The man behind the curtain

Published 12:00 am Wednesday, April 13, 2011

By David Vitrano


RESERVE – Although St. John Theatre is in the habit of producing stars, rarely do real celebrities grace the venerable institution.

On Saturday, however, Kent Williams and Todd Haberkorn, voice actors for Japanese anime cartoons, drew a small gaggle of anime enthusiasts for the theater’s first vocal workshop.

“This is something I’ve been trying to bring to the theater for three years,” said St. John Theatre Board of Directors Vice President Suzette Hullette.

Hullette, herself an anime fan, met the two while attending various anime conventions throughout the region. Both Williams and Haberkorn work for Texas-based FUNimation Studios giving English voices to the Japanese cartoons that have surged in popularity in recent years.

The event was part of the theater’s recent efforts to become a more integrated element of the community. Unlike the events usually associated with the theater, the vocal workshop was aimed at preparing actors for some aspects of the business side of the profession.

The workshop opened in typical theater fashion with warm-up exercises and scene work. But after breaking for lunch, the day transformed into one not seen before on the local community stage.

Williams and Haberkorn went over elements of the acting profession such as headshots and the workings of a “cattle call”—a rapid-fire audition process in which a large number of auditioners line up on the stage at one time. The participants then got the chance to practice auditioning for commercial voice-overs and even participated in a live dubbing of an anime cartoon.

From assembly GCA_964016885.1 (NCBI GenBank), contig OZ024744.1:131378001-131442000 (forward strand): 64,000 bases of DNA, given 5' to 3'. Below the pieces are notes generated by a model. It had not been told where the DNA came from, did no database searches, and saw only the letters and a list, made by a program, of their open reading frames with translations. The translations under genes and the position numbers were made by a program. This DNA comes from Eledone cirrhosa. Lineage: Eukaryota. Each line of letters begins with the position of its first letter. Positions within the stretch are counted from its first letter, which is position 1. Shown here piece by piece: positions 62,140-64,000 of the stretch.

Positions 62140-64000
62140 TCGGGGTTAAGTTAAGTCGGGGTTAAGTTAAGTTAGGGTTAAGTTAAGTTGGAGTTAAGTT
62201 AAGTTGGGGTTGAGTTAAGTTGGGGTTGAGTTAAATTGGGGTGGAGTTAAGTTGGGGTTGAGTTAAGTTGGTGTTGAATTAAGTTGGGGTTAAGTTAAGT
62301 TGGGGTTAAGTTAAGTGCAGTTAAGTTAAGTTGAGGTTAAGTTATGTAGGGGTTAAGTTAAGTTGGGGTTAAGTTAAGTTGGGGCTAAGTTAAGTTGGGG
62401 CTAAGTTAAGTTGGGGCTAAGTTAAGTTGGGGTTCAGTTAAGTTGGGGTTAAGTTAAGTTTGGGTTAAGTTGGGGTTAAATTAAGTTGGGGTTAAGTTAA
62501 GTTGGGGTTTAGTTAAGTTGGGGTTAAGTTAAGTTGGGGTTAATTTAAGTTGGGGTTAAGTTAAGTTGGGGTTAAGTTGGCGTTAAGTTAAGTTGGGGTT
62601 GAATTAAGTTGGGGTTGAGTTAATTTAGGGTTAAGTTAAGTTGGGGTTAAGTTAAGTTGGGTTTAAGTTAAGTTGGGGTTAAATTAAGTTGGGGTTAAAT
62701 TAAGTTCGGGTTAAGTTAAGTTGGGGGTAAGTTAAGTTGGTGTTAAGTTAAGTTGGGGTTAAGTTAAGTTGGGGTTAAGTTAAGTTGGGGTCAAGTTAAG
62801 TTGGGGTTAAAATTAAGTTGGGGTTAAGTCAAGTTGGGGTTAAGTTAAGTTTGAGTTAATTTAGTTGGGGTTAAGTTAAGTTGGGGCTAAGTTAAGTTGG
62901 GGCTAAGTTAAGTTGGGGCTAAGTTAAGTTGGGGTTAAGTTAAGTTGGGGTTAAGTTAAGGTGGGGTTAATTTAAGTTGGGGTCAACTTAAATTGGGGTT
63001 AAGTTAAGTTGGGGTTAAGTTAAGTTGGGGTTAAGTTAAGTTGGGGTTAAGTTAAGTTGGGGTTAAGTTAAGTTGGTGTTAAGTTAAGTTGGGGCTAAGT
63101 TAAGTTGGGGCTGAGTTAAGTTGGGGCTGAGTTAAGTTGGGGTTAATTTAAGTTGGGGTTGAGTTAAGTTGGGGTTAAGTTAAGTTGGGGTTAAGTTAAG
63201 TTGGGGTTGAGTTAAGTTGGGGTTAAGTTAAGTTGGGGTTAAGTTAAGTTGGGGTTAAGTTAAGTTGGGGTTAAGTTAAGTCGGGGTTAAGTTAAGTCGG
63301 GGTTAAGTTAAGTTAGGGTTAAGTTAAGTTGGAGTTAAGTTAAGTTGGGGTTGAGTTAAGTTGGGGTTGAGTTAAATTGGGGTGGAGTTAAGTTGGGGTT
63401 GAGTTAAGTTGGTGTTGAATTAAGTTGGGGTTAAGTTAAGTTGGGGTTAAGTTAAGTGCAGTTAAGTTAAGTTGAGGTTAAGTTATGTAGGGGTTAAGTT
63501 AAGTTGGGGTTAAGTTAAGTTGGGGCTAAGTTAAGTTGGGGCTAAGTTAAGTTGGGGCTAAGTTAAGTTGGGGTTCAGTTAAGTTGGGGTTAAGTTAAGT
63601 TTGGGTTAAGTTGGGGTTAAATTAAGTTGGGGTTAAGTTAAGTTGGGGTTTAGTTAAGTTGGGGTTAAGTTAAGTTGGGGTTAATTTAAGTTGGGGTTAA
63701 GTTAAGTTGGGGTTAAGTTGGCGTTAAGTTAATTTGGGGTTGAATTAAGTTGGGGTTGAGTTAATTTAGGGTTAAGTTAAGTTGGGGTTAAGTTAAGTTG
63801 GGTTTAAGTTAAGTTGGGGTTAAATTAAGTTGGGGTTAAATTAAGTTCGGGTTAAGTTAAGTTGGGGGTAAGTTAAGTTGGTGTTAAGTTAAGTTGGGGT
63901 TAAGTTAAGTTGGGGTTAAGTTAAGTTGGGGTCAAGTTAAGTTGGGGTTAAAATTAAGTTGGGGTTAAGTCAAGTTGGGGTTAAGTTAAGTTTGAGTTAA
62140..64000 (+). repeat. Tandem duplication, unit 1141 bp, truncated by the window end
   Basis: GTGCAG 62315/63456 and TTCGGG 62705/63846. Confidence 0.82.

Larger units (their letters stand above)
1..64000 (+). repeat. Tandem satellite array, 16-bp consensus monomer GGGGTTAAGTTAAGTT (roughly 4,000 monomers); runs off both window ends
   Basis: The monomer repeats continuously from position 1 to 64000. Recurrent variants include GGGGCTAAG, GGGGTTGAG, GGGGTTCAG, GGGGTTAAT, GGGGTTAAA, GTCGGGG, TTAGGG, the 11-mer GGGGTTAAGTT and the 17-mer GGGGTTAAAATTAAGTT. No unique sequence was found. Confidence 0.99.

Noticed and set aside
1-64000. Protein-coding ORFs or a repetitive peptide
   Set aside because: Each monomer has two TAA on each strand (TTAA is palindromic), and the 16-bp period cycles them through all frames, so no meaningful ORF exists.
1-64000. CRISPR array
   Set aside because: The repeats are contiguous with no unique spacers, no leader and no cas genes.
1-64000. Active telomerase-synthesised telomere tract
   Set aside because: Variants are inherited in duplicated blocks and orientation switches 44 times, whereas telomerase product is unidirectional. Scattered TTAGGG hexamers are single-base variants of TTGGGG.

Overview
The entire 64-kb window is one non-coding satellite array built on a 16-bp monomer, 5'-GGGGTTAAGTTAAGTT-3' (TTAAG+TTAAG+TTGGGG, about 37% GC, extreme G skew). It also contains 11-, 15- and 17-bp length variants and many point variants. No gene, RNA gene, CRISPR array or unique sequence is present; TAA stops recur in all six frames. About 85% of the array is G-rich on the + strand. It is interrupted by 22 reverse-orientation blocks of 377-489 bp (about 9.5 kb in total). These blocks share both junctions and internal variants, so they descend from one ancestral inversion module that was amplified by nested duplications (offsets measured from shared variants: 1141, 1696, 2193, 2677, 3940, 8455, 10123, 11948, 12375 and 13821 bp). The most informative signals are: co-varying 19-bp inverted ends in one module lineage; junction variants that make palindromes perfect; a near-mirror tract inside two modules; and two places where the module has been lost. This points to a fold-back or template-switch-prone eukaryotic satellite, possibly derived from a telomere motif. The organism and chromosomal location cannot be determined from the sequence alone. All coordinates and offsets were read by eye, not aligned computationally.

“From the moment it started, it was a perfect day,” said Hullette. “What they did exceeded my expectations completely.”

The event was a first for the theater, but it was also a first of sorts for Williams and Haberkorn, who regularly lead shorter sessions at anime conventions but rarely do daylong workshops.

“I think it went great,” said Williams. “We’re just giving people a taste.”

“It’s fun to see the enthusiasm of the people,” Haberkorn added.

The pair are already preparing for a return engagement in 2012, although it may not happen until August to avoid scheduling conflicts. They said they may even expand the workshop into a two-day event next year.

An expanded event would certainly be welcomed by the Board of Directors as well as Managing Director Denise Borell, who said she hopes the workshop becomes a regional institution like the Missoula Children’s Theater Workshops held during the summer.

She said she would also like to partner with local school systems to encourage local drama teachers and students to participate. She sees such events as filling a void in the local school systems, which venerate athletes but do little to recognize those gifted in the dramatic arts.

“We’re losing these kids,” said Borell.

She said she will explore different methods of marketing as well as grant venues for future workshops.

The fact that only 15 participants showed up for the inaugural vocal workshop, however, did not hinder its success. Quite the opposite, in fact, because of the personal, one-on-one attention the participants received.

Said Hullette, “They were the luckiest 15 people.”